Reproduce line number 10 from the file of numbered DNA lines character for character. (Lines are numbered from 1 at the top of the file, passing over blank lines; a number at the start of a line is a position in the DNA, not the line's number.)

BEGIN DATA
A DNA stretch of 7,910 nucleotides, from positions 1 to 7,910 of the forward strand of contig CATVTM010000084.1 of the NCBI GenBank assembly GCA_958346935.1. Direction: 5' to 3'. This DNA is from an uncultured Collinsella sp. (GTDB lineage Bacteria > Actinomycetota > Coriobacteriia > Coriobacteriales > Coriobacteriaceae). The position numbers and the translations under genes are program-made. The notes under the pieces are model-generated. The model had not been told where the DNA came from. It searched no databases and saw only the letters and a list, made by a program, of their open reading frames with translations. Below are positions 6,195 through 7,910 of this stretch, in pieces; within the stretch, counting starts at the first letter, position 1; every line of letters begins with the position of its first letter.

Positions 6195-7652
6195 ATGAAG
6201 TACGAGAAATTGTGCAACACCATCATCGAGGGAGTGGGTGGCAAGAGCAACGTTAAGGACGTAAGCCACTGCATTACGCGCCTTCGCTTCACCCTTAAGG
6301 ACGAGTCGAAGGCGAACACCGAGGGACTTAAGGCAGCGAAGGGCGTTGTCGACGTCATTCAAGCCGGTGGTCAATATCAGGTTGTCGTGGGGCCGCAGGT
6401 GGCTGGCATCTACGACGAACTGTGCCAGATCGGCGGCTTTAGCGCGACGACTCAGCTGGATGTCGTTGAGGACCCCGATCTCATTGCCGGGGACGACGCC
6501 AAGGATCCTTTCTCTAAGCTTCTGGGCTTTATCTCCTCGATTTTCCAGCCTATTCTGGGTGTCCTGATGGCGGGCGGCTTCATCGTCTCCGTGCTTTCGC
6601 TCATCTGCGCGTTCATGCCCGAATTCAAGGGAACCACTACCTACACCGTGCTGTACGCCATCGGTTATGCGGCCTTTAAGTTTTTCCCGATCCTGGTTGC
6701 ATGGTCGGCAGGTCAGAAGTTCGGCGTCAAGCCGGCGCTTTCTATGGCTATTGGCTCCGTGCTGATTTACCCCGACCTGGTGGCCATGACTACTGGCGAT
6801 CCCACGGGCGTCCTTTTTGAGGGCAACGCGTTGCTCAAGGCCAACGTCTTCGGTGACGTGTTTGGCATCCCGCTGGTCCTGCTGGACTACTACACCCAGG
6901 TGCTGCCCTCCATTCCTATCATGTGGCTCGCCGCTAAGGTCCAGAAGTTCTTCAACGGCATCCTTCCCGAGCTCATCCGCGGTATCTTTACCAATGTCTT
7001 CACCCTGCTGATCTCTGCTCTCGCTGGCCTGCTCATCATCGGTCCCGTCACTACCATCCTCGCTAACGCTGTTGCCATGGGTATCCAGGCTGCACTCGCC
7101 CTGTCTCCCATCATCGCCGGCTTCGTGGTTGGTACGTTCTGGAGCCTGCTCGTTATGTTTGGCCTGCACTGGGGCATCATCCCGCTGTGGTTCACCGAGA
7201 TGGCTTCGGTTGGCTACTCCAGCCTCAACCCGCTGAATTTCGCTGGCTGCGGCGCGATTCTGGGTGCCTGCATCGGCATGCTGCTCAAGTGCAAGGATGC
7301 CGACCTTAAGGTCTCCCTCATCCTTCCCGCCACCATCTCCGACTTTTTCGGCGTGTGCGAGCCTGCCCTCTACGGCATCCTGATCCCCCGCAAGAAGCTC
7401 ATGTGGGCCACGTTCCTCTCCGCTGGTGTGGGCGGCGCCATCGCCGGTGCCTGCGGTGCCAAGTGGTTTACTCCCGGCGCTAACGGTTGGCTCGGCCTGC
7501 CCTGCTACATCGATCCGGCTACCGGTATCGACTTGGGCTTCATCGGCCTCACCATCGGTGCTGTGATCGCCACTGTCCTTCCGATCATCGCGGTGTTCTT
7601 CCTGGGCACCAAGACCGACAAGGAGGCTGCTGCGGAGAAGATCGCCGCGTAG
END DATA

6801 CCCACGGGCGTCCTTTTTGAGGGCAACGCGTTGCTCAAGGCCAACGTCTTCGGTGACGTGTTTGGCATCCCGCTGGTCCTGCTGGACTACTACACCCAGG